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ARS Home » Southeast Area » New Orleans, Louisiana » Southern Regional Research Center » Food Processing and Sensory Quality Research » Research » Publications at this Location » Publication #332576

Research Project: Reducing Peanut and Tree Nut Allergy

Location: Food Processing and Sensory Quality Research

Title: Identification of a thermal processing-induced modification site on the Ana o 3 cashew allergen

Author
item Mattison, Chris
item Grimm, Casey
item Li, Yichen - Oak Ridge Institute For Science And Education (ORISE)
item Chial, Heidi - Biomed Bridge
item Mccaslin, Darrell - University Of Wisconsin
item Chung, Si Yin
item Bren-mattision, Yvette - Biomed Bridge
item Richard, Wasserman - Allergy Partners Of North Texas Research

Submitted to: American Chemical Society
Publication Type: Abstract Only
Publication Acceptance Date: 9/28/2016
Publication Date: 11/13/2016
Citation: Mattison, C.P., Grimm, C.C., Li, Y., Chial, H.J., Mccaslin, D.R., Chung, S., Bren-Mattision, Y., Richard, W.L. 2016. Identification of a thermal processing-induced modification site on the Ana o 3 cashew allergen. American Chemical Society. https://scsb.utmb.edu/swrm-2016/SWRM_2016_Final_Technical_Program.pdf.

Interpretive Summary: Cashew nuts are a common cause of food allergy and reactions to cashew nuts can be severe. Cooking can alter the properties of food allergens and reduce or enhance their ability to cause allergic reactions. Cashew nuts have three identified allergens including Ana o 1, Ana o 2, and Ana o 3. We show that heating cashew nuts can alter the solubility of cashew nut allergens, in particular the Ana o 3 allergen. Heating cashew nuts can increase the relative proportion of Ana o 3 released in soluble cashew nut extracts. We also identify for the first time a specific amino acid in the Ana o 3 cashew allergen that can be modified during heating. Mass-spectrometric analysis identified two independent modifications on the Arginine-111 residue of Ana o 3 from roasted but not raw cashew nut extracts. This residue lies within a previously mapped IgE epitope, but we do not see any change in IgE binding using six independent sera from cashew allergic patients. Our analysis also indicated that Ana o 3 purified from raw and roasted cashew nuts had similar structure and particle size. The stability of Ana o 3 purified from raw and roasted cashew nuts to trypsin digestion was also similar. Continued research on this Ana o 3 modification and similar in situ heating-induced allergen modifications, combined with clinical testing, will clarify the role of thermal processing in food allergy.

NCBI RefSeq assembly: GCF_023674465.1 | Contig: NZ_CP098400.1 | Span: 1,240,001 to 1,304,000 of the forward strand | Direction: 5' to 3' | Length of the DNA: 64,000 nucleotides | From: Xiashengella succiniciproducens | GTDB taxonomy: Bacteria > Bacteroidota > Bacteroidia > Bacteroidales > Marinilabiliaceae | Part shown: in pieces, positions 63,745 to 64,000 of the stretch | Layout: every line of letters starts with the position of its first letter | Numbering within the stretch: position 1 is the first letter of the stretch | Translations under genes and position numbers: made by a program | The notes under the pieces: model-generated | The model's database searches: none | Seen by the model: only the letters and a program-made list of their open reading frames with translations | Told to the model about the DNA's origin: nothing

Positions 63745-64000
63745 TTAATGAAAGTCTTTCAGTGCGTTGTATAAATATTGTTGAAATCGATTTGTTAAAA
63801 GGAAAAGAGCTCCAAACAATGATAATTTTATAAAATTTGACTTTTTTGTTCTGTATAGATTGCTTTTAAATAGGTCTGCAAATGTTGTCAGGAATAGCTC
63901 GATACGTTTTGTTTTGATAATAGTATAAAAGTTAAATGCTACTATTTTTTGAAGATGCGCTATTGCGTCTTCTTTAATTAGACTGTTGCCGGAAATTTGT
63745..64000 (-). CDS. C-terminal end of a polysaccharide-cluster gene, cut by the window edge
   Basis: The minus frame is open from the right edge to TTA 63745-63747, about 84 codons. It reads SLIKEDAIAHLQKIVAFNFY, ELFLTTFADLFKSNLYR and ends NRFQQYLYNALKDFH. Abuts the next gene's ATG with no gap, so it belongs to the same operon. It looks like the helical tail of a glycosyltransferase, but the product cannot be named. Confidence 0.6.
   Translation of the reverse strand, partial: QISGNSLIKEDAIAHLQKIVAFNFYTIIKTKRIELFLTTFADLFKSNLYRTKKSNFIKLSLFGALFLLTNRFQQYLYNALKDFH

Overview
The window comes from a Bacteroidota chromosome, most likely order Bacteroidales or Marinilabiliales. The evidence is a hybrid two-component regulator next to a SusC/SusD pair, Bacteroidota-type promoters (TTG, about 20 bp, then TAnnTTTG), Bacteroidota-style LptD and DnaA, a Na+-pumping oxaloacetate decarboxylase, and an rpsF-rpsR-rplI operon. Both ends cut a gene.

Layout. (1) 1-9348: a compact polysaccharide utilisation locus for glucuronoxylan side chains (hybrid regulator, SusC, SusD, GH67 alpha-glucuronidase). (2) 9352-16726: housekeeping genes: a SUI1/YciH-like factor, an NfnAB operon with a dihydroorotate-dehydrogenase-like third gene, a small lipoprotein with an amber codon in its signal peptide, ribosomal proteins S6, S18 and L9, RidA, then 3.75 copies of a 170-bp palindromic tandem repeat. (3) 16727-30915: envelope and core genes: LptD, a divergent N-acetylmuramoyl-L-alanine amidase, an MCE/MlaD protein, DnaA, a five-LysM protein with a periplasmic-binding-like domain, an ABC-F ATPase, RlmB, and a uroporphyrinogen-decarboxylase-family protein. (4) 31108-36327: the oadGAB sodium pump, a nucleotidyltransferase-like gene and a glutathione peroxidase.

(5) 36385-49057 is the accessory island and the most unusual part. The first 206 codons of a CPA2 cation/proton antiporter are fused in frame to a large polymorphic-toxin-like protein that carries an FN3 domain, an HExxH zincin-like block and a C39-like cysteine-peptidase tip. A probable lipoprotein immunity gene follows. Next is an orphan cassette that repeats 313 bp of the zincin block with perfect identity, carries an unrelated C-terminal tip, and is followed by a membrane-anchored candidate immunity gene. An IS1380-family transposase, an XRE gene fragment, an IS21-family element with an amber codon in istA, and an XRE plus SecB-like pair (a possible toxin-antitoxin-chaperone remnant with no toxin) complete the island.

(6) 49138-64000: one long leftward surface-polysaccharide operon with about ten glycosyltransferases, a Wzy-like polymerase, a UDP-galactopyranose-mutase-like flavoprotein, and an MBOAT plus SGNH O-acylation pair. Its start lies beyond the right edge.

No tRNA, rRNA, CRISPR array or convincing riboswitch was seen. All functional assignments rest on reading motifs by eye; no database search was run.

Technical Abstract: Cashew nuts are a common cause of food allergy and reactions to cashew nuts can be severe. Thermal processing can alter the properties of food allergens including their structure, solubility, and cause non-enzymatic reactions between reactive sugar carbonyl groups and amino groups within proteins. We show that heating cashew nuts can alter the solubility of seed storage proteins that have been shown to cause allergy to cashew nuts, and identify and characterize heating induced modifications in the Ana o 3 cashew allergen. Mass-spectrometric analysis of raw and roasted cashew nut extracts identified two independent modifications on the Arginine-111 residue of Ana o 3 from roasted but not raw cashew nuts. The mass changes we observed are consistent with formation of carboxyethyl and hydroimidazolone modifications at the Arginine-111 residue, and we observed these same modifications in Ana o 3 purified from roasted cashew nuts. Circular dichroism indicated that Ana o 3 purified from raw and roasted cashew nuts had similar secondary structure, and dynamic light scattering analysis indicated there was no observable difference in Ana o 3 particle size. The stability of Ana o 3 purified from raw and roasted cashew nuts to in vitro trypsin digestion was similar. We did not observe differences in IgE binding to Ana o 3 by ELISA among a cohort of cashew allergic patient sera demonstrated to recognize Ana o 3 by immunoblot. We have identified for the first time a heating-induced modification formed in situ on the cashew nut allergen Ana o 3. Continued research on similar in situ heating-induced allergen modifications, combined with clinical testing, will clarify the role of thermal processing in food allergy.